Break the Chain
David Carr’s gone. He’sinked a deal
with the Carolina Panthers. So you’d think that all involved with the travesty that has been the Houston Texans would just move on and leave well enough alone.
But you would think wrong. Apparently, the Chron and David Carr are going through a nasty split on par with Fleetwood Mac. They just can’t separate and go their own ways. They have to separate and keep on talking about it.
Flash back to last week. David Carr greets the Charlotte media for one of those hey-let’s-meet-the-new-guy-and-ask-him-softball-questions type of things. You know, like the Chron does with Drayton McLane. And Carr, being Carr, is nice, polite, and answers all of their questions. He speaks about how nice his new teammates are. And about how he’ll be attending all of the mini-camps. It’s just the standard banality that comes out of any press conference.
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But when he’s asked about Houston and his experience with the Texans, he feels compelled to answer the questions. He says that he’s going to appreciate a year with no quarterback controversy. And he says it will be nice to play behind a good offensive line. And that all he wants to do is win, even if he has to sit on the bench. He says that he needed a change from Houston. He’s very nice throughout. He doesn’t insult anyone. He doesn’t trash his teammates or the organization. He’s professional.
This isn’t good enough for the Chron’s Jerome Solomon. Carr just “doesn’t get it and, sadly he probably never will,” he writes in his blog. Solomon calls Carr out. Calls him weak. A joke. Says that he’s worthless. Solomon challenges the whole quarterback controversy thing, writing: “Does [Carr] have a memory problem, or did I? Just when did the Texans bring in a quarterback that produced a quarterback controversy?” I guess that Solomon didn’t bother to read the Chronicle last season, or to listen to any of the sports talk shows. Otherwise, I’m sure he would’ve known of the existence of the QB greatness that is Sage Rosenfels.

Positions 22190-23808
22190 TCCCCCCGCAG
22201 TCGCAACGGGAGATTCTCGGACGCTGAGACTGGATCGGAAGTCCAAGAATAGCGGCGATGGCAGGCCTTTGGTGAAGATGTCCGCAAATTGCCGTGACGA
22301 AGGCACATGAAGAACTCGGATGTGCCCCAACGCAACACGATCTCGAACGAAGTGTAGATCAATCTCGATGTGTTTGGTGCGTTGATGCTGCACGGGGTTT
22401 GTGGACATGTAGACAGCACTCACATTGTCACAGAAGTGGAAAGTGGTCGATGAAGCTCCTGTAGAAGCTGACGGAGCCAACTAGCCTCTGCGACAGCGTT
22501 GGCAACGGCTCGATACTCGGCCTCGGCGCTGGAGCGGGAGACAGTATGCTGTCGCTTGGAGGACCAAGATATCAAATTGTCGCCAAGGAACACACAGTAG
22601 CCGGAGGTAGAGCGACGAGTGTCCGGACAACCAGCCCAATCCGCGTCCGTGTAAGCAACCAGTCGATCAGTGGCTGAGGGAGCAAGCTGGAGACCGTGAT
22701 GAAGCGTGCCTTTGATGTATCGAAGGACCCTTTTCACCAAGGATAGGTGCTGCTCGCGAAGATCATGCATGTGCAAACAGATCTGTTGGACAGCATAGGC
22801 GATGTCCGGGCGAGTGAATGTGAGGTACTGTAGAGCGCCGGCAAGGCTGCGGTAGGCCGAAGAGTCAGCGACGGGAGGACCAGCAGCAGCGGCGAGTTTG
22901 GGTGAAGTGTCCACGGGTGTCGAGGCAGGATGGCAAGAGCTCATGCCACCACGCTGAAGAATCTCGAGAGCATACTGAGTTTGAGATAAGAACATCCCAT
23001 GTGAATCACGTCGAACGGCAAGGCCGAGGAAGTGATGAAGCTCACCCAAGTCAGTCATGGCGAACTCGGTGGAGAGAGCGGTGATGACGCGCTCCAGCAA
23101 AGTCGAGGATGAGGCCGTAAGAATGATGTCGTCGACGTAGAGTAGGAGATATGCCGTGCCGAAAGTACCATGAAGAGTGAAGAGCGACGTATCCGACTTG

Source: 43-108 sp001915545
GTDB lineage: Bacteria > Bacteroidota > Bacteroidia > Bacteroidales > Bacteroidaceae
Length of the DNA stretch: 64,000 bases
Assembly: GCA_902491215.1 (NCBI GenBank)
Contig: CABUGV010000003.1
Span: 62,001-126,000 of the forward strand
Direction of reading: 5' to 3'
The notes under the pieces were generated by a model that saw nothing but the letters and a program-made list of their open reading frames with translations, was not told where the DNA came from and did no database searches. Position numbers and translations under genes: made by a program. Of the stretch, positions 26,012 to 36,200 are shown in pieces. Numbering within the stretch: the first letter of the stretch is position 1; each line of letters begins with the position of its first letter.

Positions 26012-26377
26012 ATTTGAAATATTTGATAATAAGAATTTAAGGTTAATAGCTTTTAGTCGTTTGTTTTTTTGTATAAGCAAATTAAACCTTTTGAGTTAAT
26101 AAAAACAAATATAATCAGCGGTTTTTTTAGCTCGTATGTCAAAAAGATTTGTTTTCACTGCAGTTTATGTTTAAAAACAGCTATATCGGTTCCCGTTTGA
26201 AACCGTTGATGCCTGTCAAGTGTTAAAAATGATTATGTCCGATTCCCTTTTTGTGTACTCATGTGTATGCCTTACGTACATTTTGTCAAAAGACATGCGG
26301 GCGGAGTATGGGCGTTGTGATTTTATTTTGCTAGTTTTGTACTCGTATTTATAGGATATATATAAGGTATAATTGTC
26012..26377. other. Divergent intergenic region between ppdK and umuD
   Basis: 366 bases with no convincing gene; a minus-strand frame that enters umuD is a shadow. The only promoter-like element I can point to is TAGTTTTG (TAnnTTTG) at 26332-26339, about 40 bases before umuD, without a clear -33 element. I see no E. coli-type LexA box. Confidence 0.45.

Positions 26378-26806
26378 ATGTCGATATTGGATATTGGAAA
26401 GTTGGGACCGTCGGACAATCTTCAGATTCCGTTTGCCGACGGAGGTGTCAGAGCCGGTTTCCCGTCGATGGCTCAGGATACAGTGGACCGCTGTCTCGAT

Now, I’m truly sick of this whole Carr thing. But I’ve got to say that I enjoy the whole Fleetwood Mac-ness of the thing.
The Chron’s Solomon is like Lindsey Buckingham taking aim at Stevie Nicks. “Loving you, isn’t the right thing to do,” Solomon seems to be saying. “You can go your own way,” he seems to be writing. Buckingham just couldn’t quietly let Nicks go. He had to berate her, to show his anger. And Solomon just can’t let Carr go. He’s got to embarrass Carr, to call him out.
And Carr’s like Stevie Nicks. “Now here you go,” Carr seems to be saying, “You want your freedom. Well who am I to keep you down.” Carr’s trying to do the classy thing. He’s giving the Chron and Solomon their freedom while he’s looking to the future. Just as Stevie Nicks tried to take the high road with Lindsey Buckingham.
Fleetwood Mac emerged from the shattered wreckage of the Buckingham/Nicks relationship – as well as the wreckage of the McVie’s relationship. But I’m not so about Carr and the Chron. Carr’s given the Chron the freedom for which it has yearned, yet Solomon just can’t seem to go his own way.
This is going to get uglier. Especially in the week before the Texans and Panther play each other. And I’m going to be there watching. Just like that rubbernecker at the ten-car pile-up. I’m going to be there reading as the Chron and Solomon tell me sweet little lies about Carr and feed me second-hand news on the Monday morning after the game.
I’ll be there. Soaking it all in. Just hoping that I don’t go insane, like I always do. -- John Royal
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